All you need to know Kawad Yatra including 2023 guidelines

Posted on July 7, 2023 by

Kawad Yatra 2023

While Hinduism has several pilgrimages, the Kawad Yatra has gained considerable popularity over the years, and it attracts a large number of devotees from different parts of India. It is particularly prominent in the states of Uttar Pradesh, Uttarakhand, and Rajasthan, where the yatra has been a part of the local culture for generations. This blog shall cover all you need to know about Kawad Yatra, with a special focus on 2023.

All you need to know about Kawad Yatra

Kawad Yatra is a religious pilgrimage in India that is dedicated to Lord Shiva, one of the holy trinities of Hindus and the God of destruction. It is an annual event that takes place during the Hindu calendar month of Shravan. Normally, Shravan or Savan covers a period of nearly 29 days from July to August. However, this year it shall have a total of 59 days, making the Kawad Yatra even more special. The yatra involves devotees carrying water from the holy river Ganges in Haridwar or other sacred places and walking long distances to offer it at Shiva temples.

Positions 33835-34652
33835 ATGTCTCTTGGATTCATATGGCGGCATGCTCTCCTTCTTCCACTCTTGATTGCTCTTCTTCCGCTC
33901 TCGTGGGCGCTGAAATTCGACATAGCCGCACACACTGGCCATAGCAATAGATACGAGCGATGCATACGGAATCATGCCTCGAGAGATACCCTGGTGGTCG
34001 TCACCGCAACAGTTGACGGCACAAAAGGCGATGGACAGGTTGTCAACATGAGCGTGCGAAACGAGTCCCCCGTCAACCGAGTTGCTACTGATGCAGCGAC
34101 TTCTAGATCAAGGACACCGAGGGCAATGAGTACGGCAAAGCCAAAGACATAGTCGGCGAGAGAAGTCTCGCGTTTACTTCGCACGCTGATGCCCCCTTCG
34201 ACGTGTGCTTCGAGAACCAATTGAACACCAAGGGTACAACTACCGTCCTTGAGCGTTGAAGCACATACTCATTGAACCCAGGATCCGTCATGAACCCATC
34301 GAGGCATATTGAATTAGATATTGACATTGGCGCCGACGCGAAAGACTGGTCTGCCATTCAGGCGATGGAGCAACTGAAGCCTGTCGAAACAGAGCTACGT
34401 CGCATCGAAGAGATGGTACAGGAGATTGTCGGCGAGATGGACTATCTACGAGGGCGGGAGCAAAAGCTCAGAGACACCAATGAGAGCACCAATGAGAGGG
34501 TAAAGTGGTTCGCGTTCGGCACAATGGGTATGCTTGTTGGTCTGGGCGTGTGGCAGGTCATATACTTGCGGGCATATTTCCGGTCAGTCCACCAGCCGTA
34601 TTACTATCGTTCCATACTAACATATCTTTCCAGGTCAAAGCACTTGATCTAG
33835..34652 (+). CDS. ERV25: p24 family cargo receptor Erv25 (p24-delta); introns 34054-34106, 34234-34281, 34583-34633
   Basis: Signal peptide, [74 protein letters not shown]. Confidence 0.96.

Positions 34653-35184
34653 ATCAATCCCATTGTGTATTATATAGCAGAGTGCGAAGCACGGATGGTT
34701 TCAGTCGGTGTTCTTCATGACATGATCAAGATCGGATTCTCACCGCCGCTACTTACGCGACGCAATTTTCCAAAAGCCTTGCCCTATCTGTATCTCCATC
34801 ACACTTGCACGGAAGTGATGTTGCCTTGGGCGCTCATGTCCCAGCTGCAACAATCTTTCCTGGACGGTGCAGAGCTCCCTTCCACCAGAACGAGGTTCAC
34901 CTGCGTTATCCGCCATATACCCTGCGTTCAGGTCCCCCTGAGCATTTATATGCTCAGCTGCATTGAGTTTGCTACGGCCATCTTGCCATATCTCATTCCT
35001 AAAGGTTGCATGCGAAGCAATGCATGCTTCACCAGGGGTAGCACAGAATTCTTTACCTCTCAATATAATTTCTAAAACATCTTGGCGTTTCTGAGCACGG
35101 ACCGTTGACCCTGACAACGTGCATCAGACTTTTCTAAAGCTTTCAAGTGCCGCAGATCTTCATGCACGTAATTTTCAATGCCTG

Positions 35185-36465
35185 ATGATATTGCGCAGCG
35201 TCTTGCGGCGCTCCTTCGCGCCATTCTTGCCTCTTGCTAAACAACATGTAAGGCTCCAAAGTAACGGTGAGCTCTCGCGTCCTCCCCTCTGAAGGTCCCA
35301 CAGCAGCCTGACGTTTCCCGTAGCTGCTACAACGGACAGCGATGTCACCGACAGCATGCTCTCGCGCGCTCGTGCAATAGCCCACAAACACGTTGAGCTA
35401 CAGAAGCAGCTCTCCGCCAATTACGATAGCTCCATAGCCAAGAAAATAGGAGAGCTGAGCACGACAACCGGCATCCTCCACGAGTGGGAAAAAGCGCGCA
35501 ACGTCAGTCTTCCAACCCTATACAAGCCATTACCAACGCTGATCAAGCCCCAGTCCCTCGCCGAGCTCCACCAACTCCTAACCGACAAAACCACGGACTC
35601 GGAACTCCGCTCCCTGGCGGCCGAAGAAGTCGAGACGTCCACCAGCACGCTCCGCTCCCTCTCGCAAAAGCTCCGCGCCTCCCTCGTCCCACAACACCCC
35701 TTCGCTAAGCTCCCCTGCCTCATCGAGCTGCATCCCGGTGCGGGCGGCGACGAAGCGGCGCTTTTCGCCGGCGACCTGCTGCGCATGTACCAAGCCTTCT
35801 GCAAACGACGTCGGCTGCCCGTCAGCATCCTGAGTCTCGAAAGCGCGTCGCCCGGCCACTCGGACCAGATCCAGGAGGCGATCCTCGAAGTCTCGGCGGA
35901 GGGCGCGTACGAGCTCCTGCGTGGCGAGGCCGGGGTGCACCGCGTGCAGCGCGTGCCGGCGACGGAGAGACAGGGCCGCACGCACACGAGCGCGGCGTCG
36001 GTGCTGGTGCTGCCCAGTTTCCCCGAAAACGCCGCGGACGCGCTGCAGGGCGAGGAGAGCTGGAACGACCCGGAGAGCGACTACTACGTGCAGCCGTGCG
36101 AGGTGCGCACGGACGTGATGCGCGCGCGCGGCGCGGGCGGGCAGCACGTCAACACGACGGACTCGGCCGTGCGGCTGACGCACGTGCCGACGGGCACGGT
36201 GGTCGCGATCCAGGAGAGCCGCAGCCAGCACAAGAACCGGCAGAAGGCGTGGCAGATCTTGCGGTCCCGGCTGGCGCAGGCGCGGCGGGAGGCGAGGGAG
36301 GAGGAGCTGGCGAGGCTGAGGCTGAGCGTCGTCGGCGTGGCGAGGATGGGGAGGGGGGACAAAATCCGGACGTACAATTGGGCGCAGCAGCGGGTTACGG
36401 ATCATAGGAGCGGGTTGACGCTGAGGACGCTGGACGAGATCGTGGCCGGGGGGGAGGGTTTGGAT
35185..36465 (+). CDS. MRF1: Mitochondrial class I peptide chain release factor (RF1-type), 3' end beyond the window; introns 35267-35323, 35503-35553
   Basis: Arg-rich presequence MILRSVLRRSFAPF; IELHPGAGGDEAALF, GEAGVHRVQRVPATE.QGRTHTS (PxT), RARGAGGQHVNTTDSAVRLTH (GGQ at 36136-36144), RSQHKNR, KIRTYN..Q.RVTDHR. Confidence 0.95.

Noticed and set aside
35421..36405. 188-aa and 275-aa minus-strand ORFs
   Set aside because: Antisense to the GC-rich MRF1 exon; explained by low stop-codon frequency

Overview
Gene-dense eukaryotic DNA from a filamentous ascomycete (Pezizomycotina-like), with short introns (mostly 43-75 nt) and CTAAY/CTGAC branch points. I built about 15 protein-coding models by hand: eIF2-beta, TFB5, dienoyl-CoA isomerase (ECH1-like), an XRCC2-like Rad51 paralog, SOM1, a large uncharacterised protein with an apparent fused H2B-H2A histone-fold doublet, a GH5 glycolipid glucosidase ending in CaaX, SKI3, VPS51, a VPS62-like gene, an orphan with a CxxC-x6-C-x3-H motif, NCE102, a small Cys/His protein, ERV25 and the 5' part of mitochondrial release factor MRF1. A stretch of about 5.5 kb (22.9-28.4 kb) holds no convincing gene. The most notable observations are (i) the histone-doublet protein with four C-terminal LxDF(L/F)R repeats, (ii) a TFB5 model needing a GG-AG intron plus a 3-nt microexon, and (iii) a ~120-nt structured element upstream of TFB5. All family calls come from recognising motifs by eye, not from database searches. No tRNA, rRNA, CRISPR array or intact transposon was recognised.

Kawad Yatar is an arduous pilgrimage, and the people carrying it are called Kawadiyas. Kawadiyas carry special pots called Kawads on their shoulders by suspending them from a bamboo pole. The awards are filled with water from Ganga, which is the holiest river according to the Hindu religion. The award is decorated with colorful cloth, flowers, and many religious symbols. The devotees must undertake this arduous journey on foot, which often involves covering long distances of several kilometers or even hundreds of kilometers, depending on their dedication.